Seven years later, Duritz went to Mexico to witness the Zapatista struggle for himself. He arrived in Chiapas just in time to join the EZLN in the largest mobilization of its history: a caravan of thousands of Zapatistas and foreign allies, traveling from rural, impoverished Chiapas to downtown Mexico City, where the “Zapatour” was going to confront their national legislators and demand the passage of an indigenous Bill of Rights. Along the way, Duritz saw first-hand the democratic style of organizing that the Zapatistas preached and practiced. Many international journalists had focused on the charismatic spokesperson of the movement, Subcomandante Marcos — the masked man who quoted Lewis Carroll and Borges and wrote poetry. But Marcos insisted that he was not the leader, but merely a “subcomandante.” Decisions were made by the twenty-four-person council of Zapatista commanders, each chosen by their respective communities.

Theirs was a struggle that went far beyond the Lacandón Jungle. The subcomandante once told a reporter, “Marcos is gay in San Francisco, black in South Africa, an Asian in Europe, a Chicano in San Ysidro, an anarchist in Spain, a Palestinian in Israel, a Mayan Indian in the streets of San Cristobal, a Jew in Germany, a Gypsy in Poland, a Mohawk in Quebec, a pacifist in Bosnia, a single woman on the Metro at 10 p.m., a peasant without land, a gang member in the slums, an unemployed worker, an unhappy student, and, of course, a Zapatista in the mountains.” Duritz was not sure what to make of the Zapatistas’ radical acceptance of diversity, springing as it did among indigenous people with limited education living in the poverty-stricken countryside of Mexico. “Here’s the Zapatistas, they get all this respect — what happens when they hit a provincial area?” Duritz says. “Everybody comes out, and then Marcos … says, ‘We want rights for the taxi drivers. And we want rights for the domestic servants and we need equal treatment for the street sweepers,’ and people are cheering, ‘and we need equal rights for gays and lesbians!’ And people just cheered.”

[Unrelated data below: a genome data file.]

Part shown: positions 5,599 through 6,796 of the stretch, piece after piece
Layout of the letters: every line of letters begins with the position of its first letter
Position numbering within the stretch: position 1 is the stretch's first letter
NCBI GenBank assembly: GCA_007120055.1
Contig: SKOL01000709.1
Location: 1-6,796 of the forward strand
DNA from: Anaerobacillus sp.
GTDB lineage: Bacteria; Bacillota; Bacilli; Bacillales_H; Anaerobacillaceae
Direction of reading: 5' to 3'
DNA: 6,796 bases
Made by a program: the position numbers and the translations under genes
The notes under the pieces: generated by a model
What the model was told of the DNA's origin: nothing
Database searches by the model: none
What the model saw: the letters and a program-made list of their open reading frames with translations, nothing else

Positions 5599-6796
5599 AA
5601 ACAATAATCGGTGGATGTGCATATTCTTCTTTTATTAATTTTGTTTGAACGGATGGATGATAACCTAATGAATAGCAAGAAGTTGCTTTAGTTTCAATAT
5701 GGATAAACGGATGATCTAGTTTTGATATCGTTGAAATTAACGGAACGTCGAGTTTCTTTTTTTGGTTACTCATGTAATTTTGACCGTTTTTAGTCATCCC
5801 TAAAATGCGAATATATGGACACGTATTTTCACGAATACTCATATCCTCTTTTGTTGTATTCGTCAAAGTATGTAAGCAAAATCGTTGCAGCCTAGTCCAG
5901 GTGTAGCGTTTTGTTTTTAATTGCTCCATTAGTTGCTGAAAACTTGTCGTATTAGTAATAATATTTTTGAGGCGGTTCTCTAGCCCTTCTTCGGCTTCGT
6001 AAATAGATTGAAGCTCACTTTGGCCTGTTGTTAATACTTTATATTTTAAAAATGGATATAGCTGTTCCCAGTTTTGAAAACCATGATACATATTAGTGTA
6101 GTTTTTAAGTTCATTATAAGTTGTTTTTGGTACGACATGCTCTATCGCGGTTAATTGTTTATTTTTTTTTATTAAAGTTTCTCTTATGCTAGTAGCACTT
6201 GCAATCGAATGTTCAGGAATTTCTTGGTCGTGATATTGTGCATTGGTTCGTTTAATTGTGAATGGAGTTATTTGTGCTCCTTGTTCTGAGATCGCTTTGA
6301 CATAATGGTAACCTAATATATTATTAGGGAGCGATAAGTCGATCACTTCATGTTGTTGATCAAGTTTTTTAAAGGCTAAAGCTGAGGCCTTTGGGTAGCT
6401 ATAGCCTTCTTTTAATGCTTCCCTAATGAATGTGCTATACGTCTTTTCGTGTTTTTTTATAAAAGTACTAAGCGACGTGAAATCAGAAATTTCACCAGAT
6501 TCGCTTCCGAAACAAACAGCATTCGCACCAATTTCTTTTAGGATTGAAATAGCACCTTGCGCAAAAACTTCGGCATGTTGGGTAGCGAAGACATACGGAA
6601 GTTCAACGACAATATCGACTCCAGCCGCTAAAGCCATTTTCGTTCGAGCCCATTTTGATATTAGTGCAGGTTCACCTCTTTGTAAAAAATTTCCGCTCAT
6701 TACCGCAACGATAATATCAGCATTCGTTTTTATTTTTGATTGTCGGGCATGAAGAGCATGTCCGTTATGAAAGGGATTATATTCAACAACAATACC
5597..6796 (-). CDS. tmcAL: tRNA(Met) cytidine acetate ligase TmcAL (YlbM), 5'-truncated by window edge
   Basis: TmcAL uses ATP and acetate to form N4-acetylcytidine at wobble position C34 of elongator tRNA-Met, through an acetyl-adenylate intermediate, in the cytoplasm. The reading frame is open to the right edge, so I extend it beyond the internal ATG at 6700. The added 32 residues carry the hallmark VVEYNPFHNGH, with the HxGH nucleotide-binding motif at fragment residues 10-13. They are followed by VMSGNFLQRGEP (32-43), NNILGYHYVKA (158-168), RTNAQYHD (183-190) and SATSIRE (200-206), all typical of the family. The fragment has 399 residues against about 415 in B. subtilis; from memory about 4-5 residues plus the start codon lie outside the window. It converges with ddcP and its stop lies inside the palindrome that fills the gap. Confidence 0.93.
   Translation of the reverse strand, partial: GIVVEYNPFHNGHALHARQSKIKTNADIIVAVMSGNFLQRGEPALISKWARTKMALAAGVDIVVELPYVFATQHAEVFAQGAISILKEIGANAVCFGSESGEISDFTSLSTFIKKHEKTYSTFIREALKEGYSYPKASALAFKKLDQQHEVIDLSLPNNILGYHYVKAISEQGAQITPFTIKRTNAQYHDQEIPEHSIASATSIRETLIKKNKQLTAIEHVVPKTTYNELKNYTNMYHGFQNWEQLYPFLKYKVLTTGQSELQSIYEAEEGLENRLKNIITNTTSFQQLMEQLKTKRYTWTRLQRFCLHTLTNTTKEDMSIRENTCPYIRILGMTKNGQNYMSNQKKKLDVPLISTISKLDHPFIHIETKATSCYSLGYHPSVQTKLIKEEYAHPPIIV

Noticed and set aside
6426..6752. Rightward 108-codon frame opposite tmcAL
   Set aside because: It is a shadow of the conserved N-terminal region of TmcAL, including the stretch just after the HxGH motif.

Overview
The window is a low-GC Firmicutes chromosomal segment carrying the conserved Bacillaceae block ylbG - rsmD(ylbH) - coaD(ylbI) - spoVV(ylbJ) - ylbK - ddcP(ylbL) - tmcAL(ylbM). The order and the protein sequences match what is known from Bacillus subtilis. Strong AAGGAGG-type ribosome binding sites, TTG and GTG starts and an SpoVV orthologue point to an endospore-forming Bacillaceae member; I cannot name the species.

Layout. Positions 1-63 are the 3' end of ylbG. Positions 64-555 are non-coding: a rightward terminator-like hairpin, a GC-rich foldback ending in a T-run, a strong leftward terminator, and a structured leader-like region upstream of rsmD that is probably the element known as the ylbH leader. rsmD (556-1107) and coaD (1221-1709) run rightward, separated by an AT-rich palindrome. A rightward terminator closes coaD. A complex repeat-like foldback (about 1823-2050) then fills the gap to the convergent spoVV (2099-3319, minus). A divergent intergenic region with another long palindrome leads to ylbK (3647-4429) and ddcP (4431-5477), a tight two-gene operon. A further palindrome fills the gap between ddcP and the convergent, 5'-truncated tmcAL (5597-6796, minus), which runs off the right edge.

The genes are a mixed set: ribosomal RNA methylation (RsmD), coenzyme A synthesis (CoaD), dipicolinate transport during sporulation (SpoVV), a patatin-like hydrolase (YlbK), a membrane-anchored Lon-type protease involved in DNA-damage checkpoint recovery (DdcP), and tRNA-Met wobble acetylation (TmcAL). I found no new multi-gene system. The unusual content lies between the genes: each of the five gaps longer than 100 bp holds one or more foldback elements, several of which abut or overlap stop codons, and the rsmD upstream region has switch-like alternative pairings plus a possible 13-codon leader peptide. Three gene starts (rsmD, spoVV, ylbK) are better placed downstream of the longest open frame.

If one event could be called the beginning of the modern-day global justice movement, the Zapatista uprising is probably it, Solnit says. Many of the people who would go on to organize anti-WTO demonstration in Seattle attended the encuentros in the jungle of Chiapas, where members of the ragtag guerrilla army gathered to talk strategy. It was one of the earliest articulations of the vision that would motivate global justice activists in the years to come: radical democracy and radical diversity. “I think of a new politics of people not trying to take power but trying to exercise it themselves.” says Solnit. “The Zapatistas didn’t want to take over the government. They wanted to have autonomy within their own community, and then catalyze other communities to do the same.”

Five years after the Zapatista uprising, the diversity that Subcomandante Marcos had philosophized about suddenly became a reality — in the Pacific Northwest. The “Battle in Seattle” drew tens of thousands of demonstrators from around the country and across the globe. “Teamsters and Turtles, Together At Last!” read one of the signs, and sure enough, trade unionists from the AFL-CIO were out in full force, alongside the environmentalists they had once shunned. The Teamsters and turtles were joined by a hodgepodge of other activists loosely tied together by a common distrust of the WTO. They ranged from radical anarchists to liberal environmentalists to centrist union members — and even included a contingent of die-hard conservatives (right-wing political commentator and presidential candidate Patrick Buchanan was in Seattle, along with his “Buchanan Brigaders,” arguing that the WTO threatened the sovereignty of the United States). For Russell Howze, an artist and activist from San Francisco, the spectacle downtown was mesmerizing. “I remember just walking down the street at 6 or 7 in the morning … and all colors, all nationalities — and I just remember going, ‘Holy shit! There are people in the world that think like I do.’”